We just love Mrs. McDowell. She loves to read. She’s, like, read every book ever written! We love to read, too. We love Mrs. McDowell. Tell her we said hi. Tell her we’ll see her tomorrow in school.”
And these two girls proceeded to talk to me non-stop for the rest of the baseball game. They wouldn’t even pause to take a breath.
How can we ever underestimate the influence of a good teacher?
I think of so many people who have taught me the Bible from a very early age, from Sunday School teachers to my grandmother who gave me bible quizzes after school each day. Thanks to their teachings, I became very familiar with the stories in the Bible.
When I went to seminary, the professors helped me to understand the Bible in an even deeper way. They taught me the importance of understanding the historical context when reading the bible, knowing a little about Hebrew and Greek, the original languages of the Bible and how it’s not always easy to translate it into the English language because words can have a variety of meanings.
They taught me the different kinds of literature that we find in the Bible, why there are two creation stories and not just one, why there are four gospels and not just one, why the same story appears in different books of the Bible and sometimes have conflicting details.
And to be honest, at first, a lot of this was unsettling to me because it wasn’t quite the way my grandmother taught me the Bible or the way my Sunday School teachers taught me the Bible.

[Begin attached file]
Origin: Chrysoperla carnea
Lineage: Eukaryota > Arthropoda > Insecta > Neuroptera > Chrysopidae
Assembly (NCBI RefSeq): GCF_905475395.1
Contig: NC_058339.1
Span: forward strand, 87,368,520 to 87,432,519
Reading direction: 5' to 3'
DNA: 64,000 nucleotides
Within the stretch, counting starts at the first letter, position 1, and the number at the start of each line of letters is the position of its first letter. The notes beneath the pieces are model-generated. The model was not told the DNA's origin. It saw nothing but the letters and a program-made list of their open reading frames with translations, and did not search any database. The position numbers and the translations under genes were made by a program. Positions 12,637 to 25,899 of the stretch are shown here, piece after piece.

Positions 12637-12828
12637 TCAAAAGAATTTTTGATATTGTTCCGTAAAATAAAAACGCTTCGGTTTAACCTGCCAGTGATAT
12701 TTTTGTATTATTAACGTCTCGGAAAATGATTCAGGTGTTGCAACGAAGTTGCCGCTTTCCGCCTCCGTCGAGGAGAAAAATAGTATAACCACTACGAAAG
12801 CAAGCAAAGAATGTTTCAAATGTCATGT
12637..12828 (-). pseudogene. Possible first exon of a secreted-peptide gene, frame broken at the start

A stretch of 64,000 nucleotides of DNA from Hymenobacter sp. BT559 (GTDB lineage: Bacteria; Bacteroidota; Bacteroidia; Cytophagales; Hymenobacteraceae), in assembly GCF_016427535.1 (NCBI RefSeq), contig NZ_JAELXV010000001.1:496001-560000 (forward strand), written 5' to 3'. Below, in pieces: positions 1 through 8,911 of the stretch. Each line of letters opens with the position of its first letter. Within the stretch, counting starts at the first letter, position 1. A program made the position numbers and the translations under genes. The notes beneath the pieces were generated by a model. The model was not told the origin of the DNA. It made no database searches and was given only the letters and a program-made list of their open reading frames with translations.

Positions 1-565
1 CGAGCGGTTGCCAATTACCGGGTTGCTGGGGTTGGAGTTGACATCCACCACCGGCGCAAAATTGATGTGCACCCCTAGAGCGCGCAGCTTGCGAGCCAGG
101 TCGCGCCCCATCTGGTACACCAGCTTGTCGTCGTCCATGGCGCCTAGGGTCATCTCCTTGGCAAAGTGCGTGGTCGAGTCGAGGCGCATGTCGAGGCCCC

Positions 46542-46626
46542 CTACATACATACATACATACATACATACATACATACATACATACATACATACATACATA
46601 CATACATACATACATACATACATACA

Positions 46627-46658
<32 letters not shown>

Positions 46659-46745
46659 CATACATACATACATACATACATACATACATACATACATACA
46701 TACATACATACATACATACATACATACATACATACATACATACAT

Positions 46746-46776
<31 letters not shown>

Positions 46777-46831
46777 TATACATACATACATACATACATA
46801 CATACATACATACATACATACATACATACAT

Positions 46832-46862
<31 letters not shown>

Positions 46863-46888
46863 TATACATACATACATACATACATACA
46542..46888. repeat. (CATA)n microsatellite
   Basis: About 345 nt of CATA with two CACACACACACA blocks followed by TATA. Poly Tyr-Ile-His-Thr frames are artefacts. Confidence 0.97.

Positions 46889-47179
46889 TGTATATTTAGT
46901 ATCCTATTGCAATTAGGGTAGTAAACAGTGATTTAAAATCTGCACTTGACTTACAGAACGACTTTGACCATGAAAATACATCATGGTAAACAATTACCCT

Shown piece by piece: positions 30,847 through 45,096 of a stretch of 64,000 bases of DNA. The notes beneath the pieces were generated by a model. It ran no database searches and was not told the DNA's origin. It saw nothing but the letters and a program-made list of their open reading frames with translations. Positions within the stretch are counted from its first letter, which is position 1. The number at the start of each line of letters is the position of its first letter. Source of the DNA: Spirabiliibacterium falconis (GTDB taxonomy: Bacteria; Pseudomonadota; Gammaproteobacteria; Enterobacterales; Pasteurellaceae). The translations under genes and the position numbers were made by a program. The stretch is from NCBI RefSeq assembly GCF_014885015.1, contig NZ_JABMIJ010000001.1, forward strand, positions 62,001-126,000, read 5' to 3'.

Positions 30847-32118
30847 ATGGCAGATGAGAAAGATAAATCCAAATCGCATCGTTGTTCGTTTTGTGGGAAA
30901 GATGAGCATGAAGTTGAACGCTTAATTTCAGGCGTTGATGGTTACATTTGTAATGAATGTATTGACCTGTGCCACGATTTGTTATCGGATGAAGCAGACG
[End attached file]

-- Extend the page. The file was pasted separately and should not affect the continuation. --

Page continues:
I’ll never forget what one of my seminary professors said to all of us during orientation. He said, “Think of yourself as a brick building. During seminary, you may feel like you are exploding and bricks are flying everywhere because you are going to be intellectually challenged, but eventually, those bricks are going to be put back and you are going to have a much stronger foundation of faith as a result of it.”
He was so right. Let’s put it this way. I am extremely thankful for my parents, my grandmother and my Sunday School teachers who taught me the stories of the Bible at an early age. Without them, I wouldn’t have had a spiritual foundation on which to build.
And I’m equally grateful to teachers and professors later in my life who have challenged me to dig under the surface of those scriptures that I knew by heart. Some of those scripture passages have taken on a whole new meaning for me and I’m still seeing things in new ways.
I think as we mature and grow, we begin asking questions about the Bible like how do we reconcile all of the violence that we find in the pages of this book where in some cases, even God’s own people are commanded to wipe out a whole group of people?
And other questions like, where does our modern understanding of science fit into how we read the Bible and how do we decide on what commandments are meant for today, and what commandments were meant for that time period?